• U.S.

Television: Viewpoints

3 minute read

THE MARY TYLER MOORE SHOW. CBS. Saturday, 9-9:30 p.m., E.S.T.

Someone should write an ode to Mary Tyler Moore, whose show seems to get better with every passing week. Now in its third year, the series has taken the brass of the usual situation comedy formula and transmuted it into something resembling gold.

Though the basic plot has remained the same, revolving around Mary, the assistant producer of a Minneapolis TV news show, the series has taken on a new and more interesting dimension. Still pretty, single and thirtyish, Mary is no longer the Doris Day-Julie Andrews brand of antiseptic woman. This year’s Mary is even a little naughty. On one recent show she kissed a boy friend (Jerry Van Dyke) rather soulfully while in the newsroom. On another she spent the night at some fellow’s pad, to the vocal dismay of her mother (Nanette Fabray). Judging from this season’s shows, the new chemistry may provide just the pick-me-up a weary viewer needs.

AMERICA. NBC. Every other Tuesday, 10 p.m. E.S.T.

It takes a certain amount of gall for Englishmen to tell Americans about America. But the English, thank God, have it. In this 13-part series, a coproduction by the BBC and TIME-LIFE Films, they are using it to show a country that, even to Americans, sometimes seems as foreign and fascinating as Marco Polo’s Cathay.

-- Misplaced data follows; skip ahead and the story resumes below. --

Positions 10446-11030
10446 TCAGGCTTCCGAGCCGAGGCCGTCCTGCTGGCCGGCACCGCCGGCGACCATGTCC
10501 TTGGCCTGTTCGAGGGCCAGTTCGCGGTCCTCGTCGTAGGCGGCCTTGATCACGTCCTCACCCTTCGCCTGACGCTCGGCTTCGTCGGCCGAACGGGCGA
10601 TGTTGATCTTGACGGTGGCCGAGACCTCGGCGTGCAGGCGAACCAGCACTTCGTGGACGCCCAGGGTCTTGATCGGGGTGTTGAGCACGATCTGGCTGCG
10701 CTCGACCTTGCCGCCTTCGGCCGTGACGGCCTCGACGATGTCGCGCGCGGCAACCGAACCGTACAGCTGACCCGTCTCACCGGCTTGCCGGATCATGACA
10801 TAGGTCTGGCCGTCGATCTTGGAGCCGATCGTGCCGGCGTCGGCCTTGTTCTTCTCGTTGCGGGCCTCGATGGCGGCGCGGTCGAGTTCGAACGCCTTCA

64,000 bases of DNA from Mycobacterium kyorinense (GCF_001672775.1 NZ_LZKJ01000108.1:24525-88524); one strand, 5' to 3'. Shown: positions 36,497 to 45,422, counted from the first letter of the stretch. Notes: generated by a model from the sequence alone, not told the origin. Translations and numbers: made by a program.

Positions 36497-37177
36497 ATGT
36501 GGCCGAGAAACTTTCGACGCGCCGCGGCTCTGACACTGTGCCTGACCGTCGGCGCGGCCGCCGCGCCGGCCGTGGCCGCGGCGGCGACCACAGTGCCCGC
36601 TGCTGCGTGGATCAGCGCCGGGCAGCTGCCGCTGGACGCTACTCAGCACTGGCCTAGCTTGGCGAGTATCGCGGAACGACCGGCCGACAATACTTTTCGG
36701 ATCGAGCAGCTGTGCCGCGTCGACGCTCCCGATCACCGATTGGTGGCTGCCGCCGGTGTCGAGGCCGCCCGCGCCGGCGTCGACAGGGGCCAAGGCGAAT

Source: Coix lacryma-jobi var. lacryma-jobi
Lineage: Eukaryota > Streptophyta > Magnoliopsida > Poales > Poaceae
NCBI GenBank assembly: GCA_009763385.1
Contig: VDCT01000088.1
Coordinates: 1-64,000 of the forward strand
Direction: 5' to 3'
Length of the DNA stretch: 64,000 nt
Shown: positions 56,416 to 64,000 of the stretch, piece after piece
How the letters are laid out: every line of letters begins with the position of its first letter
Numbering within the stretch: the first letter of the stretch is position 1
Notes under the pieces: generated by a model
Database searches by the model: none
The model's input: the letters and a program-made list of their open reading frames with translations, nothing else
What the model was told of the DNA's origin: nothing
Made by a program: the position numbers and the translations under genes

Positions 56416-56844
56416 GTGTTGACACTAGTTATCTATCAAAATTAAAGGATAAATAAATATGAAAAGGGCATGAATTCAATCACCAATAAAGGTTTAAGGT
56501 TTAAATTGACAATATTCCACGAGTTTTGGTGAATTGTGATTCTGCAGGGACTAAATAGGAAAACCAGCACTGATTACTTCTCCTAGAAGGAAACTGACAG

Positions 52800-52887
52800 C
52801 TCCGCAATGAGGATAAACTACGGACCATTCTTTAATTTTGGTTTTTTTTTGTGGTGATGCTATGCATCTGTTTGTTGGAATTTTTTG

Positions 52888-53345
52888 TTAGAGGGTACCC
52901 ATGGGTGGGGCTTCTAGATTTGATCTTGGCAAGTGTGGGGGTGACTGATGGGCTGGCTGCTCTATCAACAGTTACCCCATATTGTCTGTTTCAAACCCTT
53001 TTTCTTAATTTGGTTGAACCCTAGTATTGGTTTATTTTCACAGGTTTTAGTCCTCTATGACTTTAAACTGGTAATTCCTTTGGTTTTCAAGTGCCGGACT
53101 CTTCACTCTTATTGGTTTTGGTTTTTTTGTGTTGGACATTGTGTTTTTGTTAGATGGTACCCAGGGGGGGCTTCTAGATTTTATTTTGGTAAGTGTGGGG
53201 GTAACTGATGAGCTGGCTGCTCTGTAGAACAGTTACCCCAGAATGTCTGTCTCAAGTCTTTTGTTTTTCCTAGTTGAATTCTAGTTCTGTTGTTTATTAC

The on-camera Marco Polo is Alistair Cooke, a longtime correspondent of The Guardian and a naturalized American of several decades. This is not dramatized history, with costumed actors declaiming famous texts. The images are montages of old photos, documents and engravings, alternated with footage of historic settings. Thus, though the words are Cooke’s, the real narrator is the camera, which records not only the natural and man-made beauty of America but also much of its human ugliness. (In an upcoming episode, the camera glides behind the porticoes of the ante-bellum South to visit the slave quarters, making its point more vividly than words could.)

Historians well might argue with Cooke’s priorities: he dismisses the Pilgrims, for instance, with a courtly brush of his hand in this week’s episode, but dwelt at length on the explorations of Coronado in the first show. Still. Cooke’s tour is never bland or boring—which alone is enough to make it one of the bonuses of the current season.

More Must-Reads from TIME

Contact us at letters@time.com